The Ancient Well

‘Heed your dreams and find your soul!’ — AUSTIN TAPPAN WRIGHT

THERE is a well on the slope of a mountain in Greece, at which it was once the local custom to fill the water jars. The well had a curious name, Hippocrene, which, being interpreted, is ‘the fountain of the horse.’ The horse in question had wings, and although he has been the cause of much perplexity, not to say humiliation, to successive schools of equestrians, his very existence has been doubted by skeptics of these and of better times. After which allusion to the fantasy of the past, which may not be altogether fantasy, I shall approach the fantasy of the present, which may not be altogether fantasy either.

The systems of psychology which are connected with the names of Freud, Adler, and Jung have been subjects of debate for many years, but are still involved in mists of ignorance and controversy. Very few people really know anything about the ideas, and what they do know has usually been acquired at the dinner tables of persons who know even less. With distinguished exceptions the disciples of the three principal thinkers have been badly equipped and much too apt to take up furiously defensive attitudes with respect to matters they do not wholly comprehend. And the commonsense conclusion of the outsider has not unnaturally been that here was another pseudoscientific word war and a field of battle where guerilla-charlatans were enriching themselves at the expense of noncombatants and the wounded.

The conclusion is not unnatural, but, like so many not unnatural conclusions, it is unfair. The three protagonists differ much less on points of main importance than would appear from the invectives of their disciples, whose myth-making propensities have created the sinister old man of Vienna and the dangerous mystic of Zurich. Naturally their philosophical attitudes are not identical, but Jung, for instance, is quite prepared to admit the validity of the methods of his rivals with respect to numerous persons who have benefited by those methods. And I am not sure that the differences of interpretation observable are so wide as the different terminologies incident to pioneer work would indicate. For example, the ‘id,’ a concept due to Freud, meaning the instincts as a totality, seems to me not forty rows of apple trees away from ‘the collective unconscious,’ a concept due to Jung, which Freudians are apt in bad moments to belabor.

There has, of course, been much battle at this point. The idea for some reason had the power of engendering heat. Many people flew into fine scholastic rages about it. The kind of thinker who is annoyed when a fact betrays a tendency to escape from a symmetrical system raised his howl and withdrew, swearing that, whatever might be empirically discovered, he would abide forever faithful to the one true faith he was bred in. This, of course, is not the way to advance thought or even to refute it.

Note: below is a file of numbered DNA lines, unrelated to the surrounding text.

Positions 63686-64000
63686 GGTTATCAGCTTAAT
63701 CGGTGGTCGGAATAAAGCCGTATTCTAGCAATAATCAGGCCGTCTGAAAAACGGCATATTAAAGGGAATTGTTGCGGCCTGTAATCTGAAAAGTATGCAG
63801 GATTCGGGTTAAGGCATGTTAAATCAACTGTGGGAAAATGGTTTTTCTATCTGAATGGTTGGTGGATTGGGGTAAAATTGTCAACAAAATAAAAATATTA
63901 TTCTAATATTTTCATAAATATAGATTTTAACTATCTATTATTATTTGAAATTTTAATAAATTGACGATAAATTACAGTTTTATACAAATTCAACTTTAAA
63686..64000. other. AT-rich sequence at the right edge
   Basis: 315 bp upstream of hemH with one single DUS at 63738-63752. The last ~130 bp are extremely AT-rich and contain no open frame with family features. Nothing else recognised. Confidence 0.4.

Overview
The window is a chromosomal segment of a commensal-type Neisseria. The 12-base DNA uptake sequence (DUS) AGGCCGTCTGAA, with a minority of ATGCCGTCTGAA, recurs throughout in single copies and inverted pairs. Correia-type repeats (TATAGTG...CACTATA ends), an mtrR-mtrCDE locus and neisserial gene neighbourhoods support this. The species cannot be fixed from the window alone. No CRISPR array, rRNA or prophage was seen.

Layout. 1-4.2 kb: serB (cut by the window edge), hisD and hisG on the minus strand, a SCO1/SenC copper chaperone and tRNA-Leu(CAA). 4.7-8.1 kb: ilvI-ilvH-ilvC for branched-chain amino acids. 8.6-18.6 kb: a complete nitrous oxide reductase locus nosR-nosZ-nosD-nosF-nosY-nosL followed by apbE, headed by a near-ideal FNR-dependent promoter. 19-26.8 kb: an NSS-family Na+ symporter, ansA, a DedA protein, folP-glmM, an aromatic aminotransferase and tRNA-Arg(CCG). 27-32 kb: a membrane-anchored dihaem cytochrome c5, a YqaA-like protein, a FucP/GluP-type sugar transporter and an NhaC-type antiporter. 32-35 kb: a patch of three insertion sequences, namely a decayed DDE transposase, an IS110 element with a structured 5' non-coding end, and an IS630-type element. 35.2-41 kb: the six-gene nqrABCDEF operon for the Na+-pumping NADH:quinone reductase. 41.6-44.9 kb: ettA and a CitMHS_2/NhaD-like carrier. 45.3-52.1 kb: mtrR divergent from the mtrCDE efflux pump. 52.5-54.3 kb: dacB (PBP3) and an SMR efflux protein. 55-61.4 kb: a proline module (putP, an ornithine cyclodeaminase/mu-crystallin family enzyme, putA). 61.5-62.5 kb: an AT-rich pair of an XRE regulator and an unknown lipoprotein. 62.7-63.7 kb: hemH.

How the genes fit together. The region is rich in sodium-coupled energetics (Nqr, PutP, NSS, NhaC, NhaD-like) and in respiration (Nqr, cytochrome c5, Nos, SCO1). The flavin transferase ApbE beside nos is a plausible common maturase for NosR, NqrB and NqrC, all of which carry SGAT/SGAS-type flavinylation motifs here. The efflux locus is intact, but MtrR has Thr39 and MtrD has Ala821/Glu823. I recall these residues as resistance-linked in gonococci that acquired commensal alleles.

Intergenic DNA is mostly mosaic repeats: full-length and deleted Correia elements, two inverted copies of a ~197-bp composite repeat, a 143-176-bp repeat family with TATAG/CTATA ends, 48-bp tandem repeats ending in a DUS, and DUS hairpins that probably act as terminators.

Roughly, and in the proverbial but not always clarifying nutshell, Jung’s notion was this. Across the totality of our psychic life at any moment a boundary is drawn. On one side is what we call the conscious, that part of life of which we are aware. On the other side is literally everything else that could conceivably pass the boundary sometime. So far in accord with everyone. But here things begin to get a little different, for Jung, on the basis of many observed facts, came to the conclusion that the unconscious was itself divisible. He was sure that there were elements in it that were due to the fact that Smith was Smith, but he was equally sure that there were other elements which were due to the fact that Smith was an historic animal. These latter he proposed to call collective — that is to say, elements generally apparent in the beast. Smith obviously has individual traits, but he has collective ones as well. And just as his physical embryology repeats the history of his evolution, so does his psychological embryology. In this I see nothing to cause anxiety. But you never can tell when, where, or for what reason you may arouse the intellectual adversary.

I ought perhaps to go into the implications of what Jung believes he has discovered. From the personal unconscious with its elements peculiar to the individual, he has discriminated the collective, in which he finds entities, knots of energy, group associations, which, with some variation, are common to race or sex, and in some instances to all mankind. In dream and in daydream these entities appear. And in spite of the fury of the behaviorist, who (Professor Joad acutely remarks) has taken up materialism just as the other scientists dropped it, I am quite as much persuaded of the reality of these entities as I am of any reflex that ever was conditioned. For these newly discriminated factors in the unconscious Jung proposed the name ‘archetypal image’ or ‘archetype’ — meaning a symbol with which the unconscious mind has been familiar for a very long time, perhaps from the beginning.